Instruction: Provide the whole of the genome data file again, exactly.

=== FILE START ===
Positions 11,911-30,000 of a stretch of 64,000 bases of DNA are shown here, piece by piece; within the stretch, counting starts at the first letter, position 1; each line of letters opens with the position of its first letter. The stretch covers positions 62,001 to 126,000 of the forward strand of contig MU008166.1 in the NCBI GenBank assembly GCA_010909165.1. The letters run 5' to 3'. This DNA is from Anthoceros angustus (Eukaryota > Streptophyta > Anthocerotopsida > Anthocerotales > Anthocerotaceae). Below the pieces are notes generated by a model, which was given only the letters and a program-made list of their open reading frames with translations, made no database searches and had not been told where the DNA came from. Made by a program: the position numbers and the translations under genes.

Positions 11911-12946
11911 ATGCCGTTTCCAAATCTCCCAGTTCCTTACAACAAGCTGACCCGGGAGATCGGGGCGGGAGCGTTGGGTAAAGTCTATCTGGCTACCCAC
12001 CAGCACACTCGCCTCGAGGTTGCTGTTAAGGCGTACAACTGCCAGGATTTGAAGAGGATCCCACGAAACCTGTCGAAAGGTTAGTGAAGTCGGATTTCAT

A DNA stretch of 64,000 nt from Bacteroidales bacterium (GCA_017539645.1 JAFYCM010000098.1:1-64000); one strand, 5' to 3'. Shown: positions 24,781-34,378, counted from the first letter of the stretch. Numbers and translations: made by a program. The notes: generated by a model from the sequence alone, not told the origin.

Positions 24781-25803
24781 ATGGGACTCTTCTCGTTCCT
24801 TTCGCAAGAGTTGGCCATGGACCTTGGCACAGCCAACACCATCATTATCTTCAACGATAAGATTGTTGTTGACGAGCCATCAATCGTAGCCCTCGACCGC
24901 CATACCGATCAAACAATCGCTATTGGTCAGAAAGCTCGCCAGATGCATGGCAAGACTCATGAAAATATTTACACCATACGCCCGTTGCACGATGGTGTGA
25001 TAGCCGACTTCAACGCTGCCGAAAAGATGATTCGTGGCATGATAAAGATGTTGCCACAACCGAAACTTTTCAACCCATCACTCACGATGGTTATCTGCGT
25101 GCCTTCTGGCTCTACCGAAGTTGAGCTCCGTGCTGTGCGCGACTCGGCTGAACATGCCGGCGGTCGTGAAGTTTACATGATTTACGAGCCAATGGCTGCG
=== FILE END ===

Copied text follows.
Positions 11,911-30,000 of a stretch of 64,000 bases of DNA are shown here, piece by piece; within the stretch, counting starts at the first letter, position 1; each line of letters opens with the position of its first letter. The stretch covers positions 62,001 to 126,000 of the forward strand of contig MU008166.1 in the NCBI GenBank assembly GCA_010909165.1. The letters run 5' to 3'. This DNA is from Anthoceros angustus (Eukaryota > Streptophyta > Anthocerotopsida > Anthocerotales > Anthocerotaceae). Below the pieces are notes generated by a model, which was given only the letters and a program-made list of their open reading frames with translations, made no database searches and had not been told where the DNA came from. Made by a program: the position numbers and the translations under genes.

Positions 11911-12946
11911 ATGCCGTTTCCAAATCTCCCAGTTCCTTACAACAAGCTGACCCGGGAGATCGGGGCGGGAGCGTTGGGTAAAGTCTATCTGGCTACCCAC
12001 CAGCACACTCGCCTCGAGGTTGCTGTTAAGGCGTACAACTGCCAGGATTTGAAGAGGATCCCACGAAACCTGTCGAAAGGTTAGTGAAGTCGGATTTCAT

A DNA stretch of 64,000 nt from Bacteroidales bacterium (GCA_017539645.1 JAFYCM010000098.1:1-64000); one strand, 5' to 3'. Shown: positions 24,781-34,378, counted from the first letter of the stretch. Numbers and translations: made by a program. The notes: generated by a model from the sequence alone, not told the origin.

Positions 24781-25803
24781 ATGGGACTCTTCTCGTTCCT
24801 TTCGCAAGAGTTGGCCATGGACCTTGGCACAGCCAACACCATCATTATCTTCAACGATAAGATTGTTGTTGACGAGCCATCAATCGTAGCCCTCGACCGC
24901 CATACCGATCAAACAATCGCTATTGGTCAGAAAGCTCGCCAGATGCATGGCAAGACTCATGAAAATATTTACACCATACGCCCGTTGCACGATGGTGTGA
25001 TAGCCGACTTCAACGCTGCCGAAAAGATGATTCGTGGCATGATAAAGATGTTGCCACAACCGAAACTTTTCAACCCATCACTCACGATGGTTATCTGCGT
25101 GCCTTCTGGCTCTACCGAAGTTGAGCTCCGTGCTGTGCGCGACTCGGCTGAACATGCCGGCGGTCGTGAAGTTTACATGATTTACGAGCCAATGGCTGCG